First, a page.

austintr

5000 candles in the wind
5+ Year Member
May 21, 2014
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Yeah, I think the bottom line is that Kaplan is difficult and the scoring is weird. But, a lot of people still recommend taking their FL's and whatnot. I took solely Kaplan tests, then AAMC material before the test and I feel like those were sufficient. The main advantages of FL's in my opinion are to hone your timing, prime your nerves, help identify areas for improvement, and generally get you in that test-day mindset. By the time you've done 5 or 6 FL's, the actual test is literally just something you've done several times before, but with different questions. Seriously, with those Kaplan scores, barring any weird test-day disasters or anomalies, I bet you're very happy with your score by the time it's all said and done.

Also, here are the reddit links:

https://www.reddit.com/r/Mcat/comments/4il6yt/mcat_prediction_equations/? - Original thread, I think
https://www.reddit.com/r/Mcat/comments/4seau7/back_at_it_again_with_the_mcat_prediction_data/? - Follow-up thread with more info

There's also another thread where he gives a visual breakdown of how people score as they take increasing numbers of FL's and it's pretty interesting too. I couldn't find that one this time around though.
 
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aet818

2+ Year Member
Aug 6, 2016
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@austintr Thanks a lot man! This is very reassuring. Just one last question. Do you know if this Kaplan scoring trend is just a result of the new MCAT or has it always been this way? I'm asking because I know a couple people who did Kaplan practice tests and review for the old MCAT and their scores were mainly in line with what they got.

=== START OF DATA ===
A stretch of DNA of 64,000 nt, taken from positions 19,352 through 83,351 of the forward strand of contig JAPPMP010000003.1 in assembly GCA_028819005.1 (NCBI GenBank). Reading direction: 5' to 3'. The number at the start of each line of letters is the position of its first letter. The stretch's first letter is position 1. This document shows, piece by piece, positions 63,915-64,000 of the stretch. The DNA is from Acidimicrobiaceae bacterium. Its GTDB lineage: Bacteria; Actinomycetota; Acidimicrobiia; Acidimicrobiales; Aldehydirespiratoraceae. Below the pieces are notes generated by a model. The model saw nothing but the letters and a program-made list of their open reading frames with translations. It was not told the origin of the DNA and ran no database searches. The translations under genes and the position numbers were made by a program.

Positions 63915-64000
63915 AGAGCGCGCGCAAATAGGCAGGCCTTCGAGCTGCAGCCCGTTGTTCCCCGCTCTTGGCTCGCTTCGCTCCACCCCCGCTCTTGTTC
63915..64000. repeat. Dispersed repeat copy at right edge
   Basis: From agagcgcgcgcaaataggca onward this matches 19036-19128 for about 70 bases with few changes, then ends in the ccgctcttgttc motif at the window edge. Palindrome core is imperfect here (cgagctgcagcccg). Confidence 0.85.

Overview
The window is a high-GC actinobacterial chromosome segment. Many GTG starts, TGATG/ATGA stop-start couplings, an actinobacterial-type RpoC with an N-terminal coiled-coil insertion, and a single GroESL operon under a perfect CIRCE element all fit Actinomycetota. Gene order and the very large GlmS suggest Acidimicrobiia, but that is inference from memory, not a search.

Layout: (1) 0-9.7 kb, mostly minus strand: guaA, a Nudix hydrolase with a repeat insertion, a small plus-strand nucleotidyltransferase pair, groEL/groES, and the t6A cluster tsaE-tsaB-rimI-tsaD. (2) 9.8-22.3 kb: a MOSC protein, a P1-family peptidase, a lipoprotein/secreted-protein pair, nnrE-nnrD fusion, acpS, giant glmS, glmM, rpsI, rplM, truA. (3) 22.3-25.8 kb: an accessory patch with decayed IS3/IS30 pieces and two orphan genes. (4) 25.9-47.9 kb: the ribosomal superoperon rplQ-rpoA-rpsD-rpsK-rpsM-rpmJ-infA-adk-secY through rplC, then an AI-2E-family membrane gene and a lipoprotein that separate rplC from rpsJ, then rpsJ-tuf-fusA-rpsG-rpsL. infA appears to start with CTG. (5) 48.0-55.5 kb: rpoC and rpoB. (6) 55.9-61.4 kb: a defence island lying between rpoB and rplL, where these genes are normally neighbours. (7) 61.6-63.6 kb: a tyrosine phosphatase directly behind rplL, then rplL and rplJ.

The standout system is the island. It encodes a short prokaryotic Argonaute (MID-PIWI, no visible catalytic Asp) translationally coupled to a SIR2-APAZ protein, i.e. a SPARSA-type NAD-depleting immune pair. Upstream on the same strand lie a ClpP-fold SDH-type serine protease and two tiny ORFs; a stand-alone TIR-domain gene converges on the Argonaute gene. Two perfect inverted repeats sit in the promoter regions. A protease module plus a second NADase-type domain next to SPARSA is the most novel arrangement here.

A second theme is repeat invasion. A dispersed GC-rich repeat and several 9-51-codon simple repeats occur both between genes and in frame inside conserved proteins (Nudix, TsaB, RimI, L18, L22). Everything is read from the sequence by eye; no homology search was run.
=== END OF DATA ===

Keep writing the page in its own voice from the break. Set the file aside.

austintr

5000 candles in the wind
5+ Year Member
May 21, 2014
523
649
Probably the library
Status
Medical Student
@austintr Thanks a lot man! This is very reassuring. Just one last question. Do you know if this Kaplan scoring trend is just a result of the new MCAT or has it always been this way? I'm asking because I know a couple people who did Kaplan practice tests and review for the old MCAT and their scores were mainly in line with what they got.
I don't really know too much about Kaplan and the old MCAT, unfortunately. I do know that the data this guy was using has been solely from the new MCAT. The way I look at it is that the MCAT is ~30% knowledge base, 20% confidence, and 50% critical thinking. If you lack one of these components, even if it is a result of the test day jitters, inability to focus, no sleep, etc., it's gonna impact your score somehow. So there are outliers both ways when it comes to practice scores and test day scores. Some people will get 518's on their AAMC FL, then a 506 on test day. Others will get ~500 on Kaplan tests and 520 on test day. It's hard to say anything based off of 2-3 test takers, obviously because of the sample size.

But just study hard, take practice tests like they're the real thing, and try to remain as calm as you can come test day. This sounds easier said than done, and it is, but I think the thing that helped me most on test day was that I went into it not considering the gravity of the situation. It is an important test. Probably the most important many people have taken up to this point. But if you let that get to you and you're constantly worrying about it, it will be detrimental to your performance. At the end of the day, it's just a test. No one's life is on the line, and if you don't do well, you can always retake it (even though that sucks), It's largely mental.